Admittedly, DAMA, CoGeNT and CRESST do not agree on what they are seeing. "Everything is very close but there's no actual overlap yet," Collar says. Yet they all point to a dark matter particle that is far too light. Far from being heavyweight couch potatoes, WIMPs are turning out to be lively flyweights with a mass of 10 GeV - just a tenth of that expected.
The conflicting detections are not the only problem. Observations of dwarf galaxies are prompting a growing number of astronomers to change their minds about what properties they want dark matter to have. The thinking is that WIMPs will not cut it any more.
More problems have come courtesy of the Large Hadron Collider at CERN near Geneva, Switzerland. If our understanding of dark matter is correct, then we should be able to make WIMPs in the LHC's high-energy collisions. So far none have shown up. WIMPs as we know them could soon be impossible.
"You can tweak all the dials in the theory and see if you can fit the detections, but the bottom line is that it is not really doable," Feng says. So is it time to abandon WIMPs?
Feng's calculations show you can still have the correct density of dark matter in the universe by lowering the mass of the particles and boosting their ability to interact. This also increases the possibility of different sorts of dark matter particles. "There are many directions to go once you start thinking beyond the WIMPs," he says.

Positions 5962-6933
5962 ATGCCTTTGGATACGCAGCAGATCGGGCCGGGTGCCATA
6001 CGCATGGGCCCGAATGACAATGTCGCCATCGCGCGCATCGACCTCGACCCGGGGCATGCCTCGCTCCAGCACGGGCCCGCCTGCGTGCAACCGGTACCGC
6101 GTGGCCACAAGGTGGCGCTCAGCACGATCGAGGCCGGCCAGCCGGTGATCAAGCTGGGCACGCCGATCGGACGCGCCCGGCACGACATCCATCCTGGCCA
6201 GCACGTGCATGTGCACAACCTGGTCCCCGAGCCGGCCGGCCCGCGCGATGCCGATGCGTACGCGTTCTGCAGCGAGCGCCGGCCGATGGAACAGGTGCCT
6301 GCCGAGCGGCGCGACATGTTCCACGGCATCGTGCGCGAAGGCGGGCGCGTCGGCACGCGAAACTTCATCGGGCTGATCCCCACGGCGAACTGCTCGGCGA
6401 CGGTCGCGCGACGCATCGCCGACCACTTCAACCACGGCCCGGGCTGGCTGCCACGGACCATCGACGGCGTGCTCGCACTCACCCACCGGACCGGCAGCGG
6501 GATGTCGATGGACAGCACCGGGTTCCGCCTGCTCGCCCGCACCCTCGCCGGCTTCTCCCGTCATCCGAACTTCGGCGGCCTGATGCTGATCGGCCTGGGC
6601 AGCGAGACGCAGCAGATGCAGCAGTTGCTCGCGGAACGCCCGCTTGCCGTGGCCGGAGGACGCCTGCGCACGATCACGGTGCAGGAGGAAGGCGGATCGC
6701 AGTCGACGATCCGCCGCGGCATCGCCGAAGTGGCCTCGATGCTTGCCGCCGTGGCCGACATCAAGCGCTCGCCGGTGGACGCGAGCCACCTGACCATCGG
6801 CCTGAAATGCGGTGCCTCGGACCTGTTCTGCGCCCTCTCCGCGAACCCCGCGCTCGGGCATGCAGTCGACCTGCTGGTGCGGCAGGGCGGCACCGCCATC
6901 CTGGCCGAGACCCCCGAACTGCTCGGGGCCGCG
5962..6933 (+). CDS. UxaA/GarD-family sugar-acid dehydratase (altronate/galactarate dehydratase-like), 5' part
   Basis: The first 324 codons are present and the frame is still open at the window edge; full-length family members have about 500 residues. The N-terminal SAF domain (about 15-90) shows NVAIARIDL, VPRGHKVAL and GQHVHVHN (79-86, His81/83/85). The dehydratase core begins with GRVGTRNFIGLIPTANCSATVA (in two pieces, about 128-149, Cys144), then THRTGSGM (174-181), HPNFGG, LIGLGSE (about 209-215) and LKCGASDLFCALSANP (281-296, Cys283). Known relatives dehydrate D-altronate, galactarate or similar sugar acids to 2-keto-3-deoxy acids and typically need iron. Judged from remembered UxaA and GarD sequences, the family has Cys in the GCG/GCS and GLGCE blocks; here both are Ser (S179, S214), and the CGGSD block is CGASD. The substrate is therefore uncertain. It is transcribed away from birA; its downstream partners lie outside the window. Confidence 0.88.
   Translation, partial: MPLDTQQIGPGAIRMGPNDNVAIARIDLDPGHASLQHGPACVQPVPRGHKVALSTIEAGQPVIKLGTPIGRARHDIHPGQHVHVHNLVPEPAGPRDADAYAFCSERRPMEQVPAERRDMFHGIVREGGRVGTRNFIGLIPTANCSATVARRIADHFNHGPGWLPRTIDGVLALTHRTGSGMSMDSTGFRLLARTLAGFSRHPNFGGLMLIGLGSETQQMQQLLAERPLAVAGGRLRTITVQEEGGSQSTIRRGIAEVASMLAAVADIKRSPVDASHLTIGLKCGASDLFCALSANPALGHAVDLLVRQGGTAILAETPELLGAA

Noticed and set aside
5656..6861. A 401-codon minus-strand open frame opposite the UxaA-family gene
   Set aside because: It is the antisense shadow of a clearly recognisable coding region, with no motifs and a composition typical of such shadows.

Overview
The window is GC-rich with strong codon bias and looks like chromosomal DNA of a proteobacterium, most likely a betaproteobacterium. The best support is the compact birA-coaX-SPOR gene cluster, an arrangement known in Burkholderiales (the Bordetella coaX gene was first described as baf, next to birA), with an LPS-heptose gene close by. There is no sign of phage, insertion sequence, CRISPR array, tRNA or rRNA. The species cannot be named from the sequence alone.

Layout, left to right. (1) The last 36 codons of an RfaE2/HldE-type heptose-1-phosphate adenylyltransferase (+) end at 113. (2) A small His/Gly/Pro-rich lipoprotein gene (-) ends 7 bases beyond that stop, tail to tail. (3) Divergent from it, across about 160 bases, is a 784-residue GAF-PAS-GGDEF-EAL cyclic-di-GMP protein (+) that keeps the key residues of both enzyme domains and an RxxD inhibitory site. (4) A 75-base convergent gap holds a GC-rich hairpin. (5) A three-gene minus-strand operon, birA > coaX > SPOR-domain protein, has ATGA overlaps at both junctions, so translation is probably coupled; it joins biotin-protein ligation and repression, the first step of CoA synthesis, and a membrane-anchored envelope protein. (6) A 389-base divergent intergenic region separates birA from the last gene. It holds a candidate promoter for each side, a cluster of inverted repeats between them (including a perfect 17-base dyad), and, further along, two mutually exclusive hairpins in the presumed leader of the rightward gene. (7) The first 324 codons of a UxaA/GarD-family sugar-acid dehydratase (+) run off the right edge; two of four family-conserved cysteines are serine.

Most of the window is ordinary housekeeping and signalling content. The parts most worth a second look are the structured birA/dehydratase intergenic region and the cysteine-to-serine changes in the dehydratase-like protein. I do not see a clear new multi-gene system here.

One long-time challenger to WIMPs for the dark matter crown is the axion. This hypothetical particle might help to explain why certain weak-force reactions dominate over others and why there is more matter in the universe than antimatter.
On the face of it, axions sound promising. However, they are also slow-moving, and so axions are labelled alongside WIMPs as "cold" dark matter. The trouble with cold dark matter of any variety is that we are starting to have reservations about its existence.
Being the dominant form of matter in the universe, dark matter must sculpt galaxies into shape. So by looking at the number of galaxies in the universe, and their sizes, we should be able to learn about the properties of dark matter. "The problem that cold dark matter faces is that it cannot explain the absence of small-scale structures in the universe," says Héctor José de Vega at the Laboratory of Theoretical and High Energy Physics in Paris, France.
By small-scale he means dwarf galaxies. Simulations of cold dark matter predict tens to hundreds of times more dwarf galaxies than anyone can find. The reason is cold dark matter falls together easily because it is slow-moving and so cannot resist its own gravitational attraction. As computing power has grown, our simulations have become finer and predict clumpy clouds of cold dark matter the size of the solar system. Yet no evidence for any such substructures has yet been found.